The construction of the temple dragged on for almost a hundred years: they began to build it in 1449, finished in 1525. At first the church belonged to Catholics, but after the Reformation, the building passed to the Protestants, which is why many altars and statues were destroyed, and the interior was converted to Protestant service.

Церковь святого Лаврентия

During the bombing, the cathedral was almost destroyed, so when the city was rebuilt, they wanted to completely demolish it. But many spoke out categorically against this decision. The restoration took sixteen years, and the temple was opened to parishioners in 1968.

But here, too, the Rotterdam team distinguished themselves. Although the building looks like a typical Gothic church from the outside, the inside is striking in its modernity. In addition to the organs, bronze doors, the architects created an art space inside the temple. Eternally burning lights, as well as strange sparkling installation mirrors, on which the inscription “I will live!” Appears from time to time, cannot leave indifferent.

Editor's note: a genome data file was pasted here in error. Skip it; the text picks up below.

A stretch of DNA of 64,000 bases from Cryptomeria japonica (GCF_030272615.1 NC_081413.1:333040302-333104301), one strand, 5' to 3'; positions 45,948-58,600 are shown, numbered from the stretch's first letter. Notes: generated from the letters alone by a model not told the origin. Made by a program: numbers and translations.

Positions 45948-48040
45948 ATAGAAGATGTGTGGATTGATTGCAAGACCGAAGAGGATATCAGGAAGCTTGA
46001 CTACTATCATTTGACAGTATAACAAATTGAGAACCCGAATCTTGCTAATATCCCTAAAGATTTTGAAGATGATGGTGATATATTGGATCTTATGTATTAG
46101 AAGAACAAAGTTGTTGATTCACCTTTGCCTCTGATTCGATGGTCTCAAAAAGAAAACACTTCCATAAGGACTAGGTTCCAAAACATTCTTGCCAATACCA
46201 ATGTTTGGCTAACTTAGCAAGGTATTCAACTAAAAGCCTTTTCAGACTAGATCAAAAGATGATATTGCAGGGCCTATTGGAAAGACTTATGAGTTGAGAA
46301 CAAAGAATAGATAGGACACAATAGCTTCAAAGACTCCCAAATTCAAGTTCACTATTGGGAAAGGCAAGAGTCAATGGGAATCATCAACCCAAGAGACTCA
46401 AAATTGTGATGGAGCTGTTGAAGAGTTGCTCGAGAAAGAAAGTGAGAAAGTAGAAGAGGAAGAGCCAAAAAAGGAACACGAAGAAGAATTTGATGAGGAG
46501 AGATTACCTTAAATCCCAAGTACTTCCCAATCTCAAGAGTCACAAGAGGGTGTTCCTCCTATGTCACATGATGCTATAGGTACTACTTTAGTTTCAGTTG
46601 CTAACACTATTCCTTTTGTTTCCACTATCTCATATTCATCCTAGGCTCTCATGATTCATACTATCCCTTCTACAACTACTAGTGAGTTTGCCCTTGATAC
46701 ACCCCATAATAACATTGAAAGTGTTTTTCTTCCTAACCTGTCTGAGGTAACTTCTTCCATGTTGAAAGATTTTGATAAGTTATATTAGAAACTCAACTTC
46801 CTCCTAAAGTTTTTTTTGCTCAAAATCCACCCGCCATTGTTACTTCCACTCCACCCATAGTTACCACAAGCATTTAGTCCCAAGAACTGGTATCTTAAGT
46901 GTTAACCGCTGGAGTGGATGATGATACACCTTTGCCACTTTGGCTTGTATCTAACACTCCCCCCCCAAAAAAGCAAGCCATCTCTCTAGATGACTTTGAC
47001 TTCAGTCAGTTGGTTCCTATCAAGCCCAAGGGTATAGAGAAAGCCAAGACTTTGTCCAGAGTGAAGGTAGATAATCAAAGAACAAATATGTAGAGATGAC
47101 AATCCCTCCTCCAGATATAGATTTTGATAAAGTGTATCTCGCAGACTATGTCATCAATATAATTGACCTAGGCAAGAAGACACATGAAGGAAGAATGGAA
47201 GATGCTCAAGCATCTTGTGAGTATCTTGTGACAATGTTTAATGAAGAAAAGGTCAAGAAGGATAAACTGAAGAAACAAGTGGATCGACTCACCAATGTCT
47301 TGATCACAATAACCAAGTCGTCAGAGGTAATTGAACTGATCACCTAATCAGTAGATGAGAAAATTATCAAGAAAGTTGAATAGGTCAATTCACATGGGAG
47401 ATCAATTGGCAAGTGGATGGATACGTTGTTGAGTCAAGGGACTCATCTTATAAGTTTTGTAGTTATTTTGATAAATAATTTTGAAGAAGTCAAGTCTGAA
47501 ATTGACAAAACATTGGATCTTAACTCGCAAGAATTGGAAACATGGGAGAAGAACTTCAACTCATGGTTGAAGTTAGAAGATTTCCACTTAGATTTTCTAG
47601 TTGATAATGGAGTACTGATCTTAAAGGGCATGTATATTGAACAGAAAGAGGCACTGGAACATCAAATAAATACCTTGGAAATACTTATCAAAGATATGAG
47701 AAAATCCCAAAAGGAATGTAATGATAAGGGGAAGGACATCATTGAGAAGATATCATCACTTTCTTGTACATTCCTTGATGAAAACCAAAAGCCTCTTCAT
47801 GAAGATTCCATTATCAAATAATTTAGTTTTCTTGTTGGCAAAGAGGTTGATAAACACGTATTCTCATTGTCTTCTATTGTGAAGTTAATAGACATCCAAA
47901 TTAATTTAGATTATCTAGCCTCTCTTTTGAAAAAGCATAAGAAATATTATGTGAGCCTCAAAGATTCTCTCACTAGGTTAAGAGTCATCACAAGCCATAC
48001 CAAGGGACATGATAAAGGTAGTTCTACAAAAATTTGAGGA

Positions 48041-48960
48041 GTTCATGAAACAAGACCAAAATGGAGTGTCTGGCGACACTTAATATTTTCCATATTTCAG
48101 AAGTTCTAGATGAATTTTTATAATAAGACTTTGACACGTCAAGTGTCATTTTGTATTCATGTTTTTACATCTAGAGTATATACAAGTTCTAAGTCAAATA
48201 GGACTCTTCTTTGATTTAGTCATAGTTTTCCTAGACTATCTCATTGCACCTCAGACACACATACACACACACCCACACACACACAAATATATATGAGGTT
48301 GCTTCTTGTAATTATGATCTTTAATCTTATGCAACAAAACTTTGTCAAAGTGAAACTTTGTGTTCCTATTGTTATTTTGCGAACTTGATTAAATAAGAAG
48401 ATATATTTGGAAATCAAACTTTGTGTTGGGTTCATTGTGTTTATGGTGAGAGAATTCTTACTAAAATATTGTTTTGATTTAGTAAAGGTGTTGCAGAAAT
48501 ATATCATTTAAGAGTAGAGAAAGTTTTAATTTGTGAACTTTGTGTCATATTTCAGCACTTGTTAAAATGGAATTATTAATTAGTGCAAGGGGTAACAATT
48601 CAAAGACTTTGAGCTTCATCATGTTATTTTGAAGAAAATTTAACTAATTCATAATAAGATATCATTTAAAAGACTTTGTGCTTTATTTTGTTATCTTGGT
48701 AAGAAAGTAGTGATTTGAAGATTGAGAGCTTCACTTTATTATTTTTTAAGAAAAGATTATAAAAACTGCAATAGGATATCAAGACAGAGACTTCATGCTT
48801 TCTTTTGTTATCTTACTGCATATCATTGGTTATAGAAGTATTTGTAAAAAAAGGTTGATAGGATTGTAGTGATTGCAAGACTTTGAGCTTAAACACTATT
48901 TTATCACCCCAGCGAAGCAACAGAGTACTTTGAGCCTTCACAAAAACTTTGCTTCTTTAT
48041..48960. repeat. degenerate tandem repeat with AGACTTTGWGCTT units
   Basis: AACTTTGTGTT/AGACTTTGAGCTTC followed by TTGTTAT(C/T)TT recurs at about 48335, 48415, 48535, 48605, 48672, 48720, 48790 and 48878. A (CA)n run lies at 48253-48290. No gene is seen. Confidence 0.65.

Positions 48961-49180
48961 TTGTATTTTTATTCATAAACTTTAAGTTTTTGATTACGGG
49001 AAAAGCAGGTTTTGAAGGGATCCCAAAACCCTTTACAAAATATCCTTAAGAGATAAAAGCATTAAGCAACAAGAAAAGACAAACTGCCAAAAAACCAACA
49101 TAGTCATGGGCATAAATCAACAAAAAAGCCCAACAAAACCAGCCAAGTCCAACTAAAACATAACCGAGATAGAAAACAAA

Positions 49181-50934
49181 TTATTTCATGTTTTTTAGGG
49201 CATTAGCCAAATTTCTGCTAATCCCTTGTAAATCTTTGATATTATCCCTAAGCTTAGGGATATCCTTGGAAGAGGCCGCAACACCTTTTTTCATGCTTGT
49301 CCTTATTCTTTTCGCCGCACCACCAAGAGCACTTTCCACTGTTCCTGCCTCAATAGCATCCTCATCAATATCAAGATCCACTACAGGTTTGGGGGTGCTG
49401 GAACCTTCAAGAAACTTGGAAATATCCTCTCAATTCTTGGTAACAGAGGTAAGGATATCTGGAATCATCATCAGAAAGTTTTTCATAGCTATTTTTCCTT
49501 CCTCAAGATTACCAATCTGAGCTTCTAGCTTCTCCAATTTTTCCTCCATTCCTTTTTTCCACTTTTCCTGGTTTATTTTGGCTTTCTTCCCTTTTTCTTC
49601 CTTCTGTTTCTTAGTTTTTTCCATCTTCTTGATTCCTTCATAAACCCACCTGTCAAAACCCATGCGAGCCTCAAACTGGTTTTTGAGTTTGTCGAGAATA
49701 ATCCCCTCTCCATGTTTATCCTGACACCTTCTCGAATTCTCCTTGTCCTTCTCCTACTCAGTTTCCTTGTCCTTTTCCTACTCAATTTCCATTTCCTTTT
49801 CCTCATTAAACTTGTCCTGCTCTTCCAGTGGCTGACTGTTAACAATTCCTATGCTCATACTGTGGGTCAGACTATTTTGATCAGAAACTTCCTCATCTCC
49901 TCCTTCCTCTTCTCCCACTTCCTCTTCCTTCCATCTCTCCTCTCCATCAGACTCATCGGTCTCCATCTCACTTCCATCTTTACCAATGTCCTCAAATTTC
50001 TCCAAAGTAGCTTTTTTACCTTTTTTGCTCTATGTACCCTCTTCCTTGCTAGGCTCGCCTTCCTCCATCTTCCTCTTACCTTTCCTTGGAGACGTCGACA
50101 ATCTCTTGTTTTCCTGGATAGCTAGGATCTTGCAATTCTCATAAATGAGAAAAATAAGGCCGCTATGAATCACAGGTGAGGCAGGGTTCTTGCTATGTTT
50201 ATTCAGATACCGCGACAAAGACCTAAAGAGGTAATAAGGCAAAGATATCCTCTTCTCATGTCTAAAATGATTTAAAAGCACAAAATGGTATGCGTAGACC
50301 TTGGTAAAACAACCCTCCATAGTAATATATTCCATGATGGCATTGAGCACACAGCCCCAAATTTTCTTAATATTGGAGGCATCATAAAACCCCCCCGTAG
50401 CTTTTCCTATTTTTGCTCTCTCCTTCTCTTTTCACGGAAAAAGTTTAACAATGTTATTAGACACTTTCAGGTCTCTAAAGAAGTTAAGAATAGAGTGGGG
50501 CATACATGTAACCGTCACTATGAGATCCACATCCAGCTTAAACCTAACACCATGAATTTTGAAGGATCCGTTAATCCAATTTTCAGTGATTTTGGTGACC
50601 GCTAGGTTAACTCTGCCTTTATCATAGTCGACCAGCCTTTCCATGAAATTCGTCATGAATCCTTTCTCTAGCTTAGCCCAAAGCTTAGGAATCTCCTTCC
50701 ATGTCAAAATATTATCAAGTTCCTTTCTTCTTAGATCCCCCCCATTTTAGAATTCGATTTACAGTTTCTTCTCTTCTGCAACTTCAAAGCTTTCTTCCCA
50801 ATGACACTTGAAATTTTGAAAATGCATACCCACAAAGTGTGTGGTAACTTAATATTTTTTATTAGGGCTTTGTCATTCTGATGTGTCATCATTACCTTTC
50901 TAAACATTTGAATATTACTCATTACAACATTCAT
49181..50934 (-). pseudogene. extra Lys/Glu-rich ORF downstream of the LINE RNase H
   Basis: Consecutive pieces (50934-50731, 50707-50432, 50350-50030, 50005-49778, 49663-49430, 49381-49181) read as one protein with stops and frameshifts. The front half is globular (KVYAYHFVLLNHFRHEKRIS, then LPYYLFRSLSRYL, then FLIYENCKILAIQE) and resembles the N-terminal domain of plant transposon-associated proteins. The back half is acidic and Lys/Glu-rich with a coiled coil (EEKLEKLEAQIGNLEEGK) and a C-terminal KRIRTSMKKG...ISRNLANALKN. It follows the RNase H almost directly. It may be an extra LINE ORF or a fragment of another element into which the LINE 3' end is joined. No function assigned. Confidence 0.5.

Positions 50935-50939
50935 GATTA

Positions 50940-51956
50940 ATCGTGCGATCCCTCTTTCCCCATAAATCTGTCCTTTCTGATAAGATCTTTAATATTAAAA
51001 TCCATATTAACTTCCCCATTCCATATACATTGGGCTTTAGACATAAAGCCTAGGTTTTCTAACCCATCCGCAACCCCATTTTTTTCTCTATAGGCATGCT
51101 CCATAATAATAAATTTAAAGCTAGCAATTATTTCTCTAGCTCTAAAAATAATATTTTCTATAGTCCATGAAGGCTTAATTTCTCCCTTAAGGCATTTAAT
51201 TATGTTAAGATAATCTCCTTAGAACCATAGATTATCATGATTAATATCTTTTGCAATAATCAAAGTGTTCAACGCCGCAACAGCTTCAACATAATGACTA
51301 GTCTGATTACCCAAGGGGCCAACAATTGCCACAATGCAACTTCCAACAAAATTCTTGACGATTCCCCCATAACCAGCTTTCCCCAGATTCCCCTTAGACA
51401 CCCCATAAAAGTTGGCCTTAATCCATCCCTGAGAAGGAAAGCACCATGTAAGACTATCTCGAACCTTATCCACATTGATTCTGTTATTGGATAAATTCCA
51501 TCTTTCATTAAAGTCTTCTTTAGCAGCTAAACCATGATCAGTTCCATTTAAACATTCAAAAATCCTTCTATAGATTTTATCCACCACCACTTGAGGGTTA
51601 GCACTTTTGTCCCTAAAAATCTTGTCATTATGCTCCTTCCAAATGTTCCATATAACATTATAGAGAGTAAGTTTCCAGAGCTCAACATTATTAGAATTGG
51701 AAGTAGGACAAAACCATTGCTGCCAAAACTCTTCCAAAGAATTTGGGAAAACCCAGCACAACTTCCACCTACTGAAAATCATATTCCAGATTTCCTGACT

There is a cafe inside the temple where you can talk about God over a cup of tea. One of the chapels houses an exposition dedicated to the history of the church and the city. There is also a space allocated for the exhibition of world religions, where each teaching is captured in a certain picture, which is a moving installation. In addition to services, the church regularly hosts organ music concerts and various social events.

  • Address: Grotekerkplein, 27;
  • Web sites:;;
  • Working hours: from 11 to 17.00, from April to October: from Tuesday to Saturday, from November to March - Friday, Saturday, Tuesday.
  • Church visit fee: from 12 years old 2 €, self-guided tour of the church 5 €, in a group - 10 €, + 4.5 €, per person. Museum: adults 3 €, from 13 to 18 years old - 2 €, up to 12 years old - free. Tower: adults 5 €, 12-18 years old - 3.5 €.

Village of mills

All tourists who come to Rotterdam must go to the village of Kinderdijk mills, which is 15 km east of Rotterdam. There are nineteen windmills here, which were built in 1740 not to grind flour, but to drain the flooded areas and prevent flooding.

деревня мельниц Киндердейк

The mills are also interesting because many of them are still inhabited: hereditary millers live here.

If desired, such a structure can be bought for 1 million €. But to settle here, owning a mill is not enough: first you need to become a miller, for which to take special courses. Some mills are still in operation and are open to tourists. Therefore, anyone can appreciate how millers lived several centuries ago.